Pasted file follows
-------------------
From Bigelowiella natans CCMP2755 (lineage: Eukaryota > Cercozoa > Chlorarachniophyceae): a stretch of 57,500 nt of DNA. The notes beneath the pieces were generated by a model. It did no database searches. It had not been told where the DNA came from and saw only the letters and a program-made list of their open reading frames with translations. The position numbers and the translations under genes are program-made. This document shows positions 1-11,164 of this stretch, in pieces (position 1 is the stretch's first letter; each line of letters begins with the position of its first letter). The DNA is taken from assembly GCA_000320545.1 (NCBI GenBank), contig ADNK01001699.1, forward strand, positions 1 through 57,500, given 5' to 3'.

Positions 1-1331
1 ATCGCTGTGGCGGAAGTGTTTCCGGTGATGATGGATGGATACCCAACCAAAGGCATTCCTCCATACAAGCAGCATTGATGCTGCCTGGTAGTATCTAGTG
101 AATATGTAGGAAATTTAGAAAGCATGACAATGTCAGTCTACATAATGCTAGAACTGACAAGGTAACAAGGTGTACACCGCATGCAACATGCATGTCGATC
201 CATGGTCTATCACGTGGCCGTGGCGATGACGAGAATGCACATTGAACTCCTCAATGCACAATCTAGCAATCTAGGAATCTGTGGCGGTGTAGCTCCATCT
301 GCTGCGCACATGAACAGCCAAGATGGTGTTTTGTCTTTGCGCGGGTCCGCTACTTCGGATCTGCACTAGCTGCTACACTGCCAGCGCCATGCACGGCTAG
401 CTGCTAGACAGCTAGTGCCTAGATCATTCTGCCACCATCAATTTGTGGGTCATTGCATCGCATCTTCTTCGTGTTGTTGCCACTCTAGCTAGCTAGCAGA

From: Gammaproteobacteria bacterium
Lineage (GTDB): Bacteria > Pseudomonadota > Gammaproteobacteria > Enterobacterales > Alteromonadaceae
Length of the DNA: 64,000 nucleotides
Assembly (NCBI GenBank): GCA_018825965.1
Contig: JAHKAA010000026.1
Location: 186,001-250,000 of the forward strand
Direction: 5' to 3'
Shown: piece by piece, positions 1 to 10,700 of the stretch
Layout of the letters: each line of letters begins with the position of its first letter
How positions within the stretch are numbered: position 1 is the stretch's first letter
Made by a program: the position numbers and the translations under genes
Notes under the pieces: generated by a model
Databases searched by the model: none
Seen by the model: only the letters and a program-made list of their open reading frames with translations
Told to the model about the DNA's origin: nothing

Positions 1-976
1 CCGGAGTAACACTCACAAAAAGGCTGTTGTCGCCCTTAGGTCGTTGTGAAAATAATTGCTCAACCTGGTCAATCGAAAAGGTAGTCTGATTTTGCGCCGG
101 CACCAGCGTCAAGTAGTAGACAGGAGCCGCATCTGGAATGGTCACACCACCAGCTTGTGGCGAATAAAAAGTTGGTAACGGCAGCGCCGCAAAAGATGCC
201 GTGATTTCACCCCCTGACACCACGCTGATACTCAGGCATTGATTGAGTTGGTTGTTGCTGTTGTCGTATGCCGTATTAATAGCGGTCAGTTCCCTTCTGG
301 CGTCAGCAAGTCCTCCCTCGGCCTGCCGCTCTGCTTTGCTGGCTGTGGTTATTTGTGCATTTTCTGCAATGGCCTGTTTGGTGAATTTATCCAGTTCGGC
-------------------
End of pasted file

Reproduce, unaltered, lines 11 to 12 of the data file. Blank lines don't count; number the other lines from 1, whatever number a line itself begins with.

Assembly (NCBI GenBank): GCA_018825965.1
Contig: JAHKAA010000026.1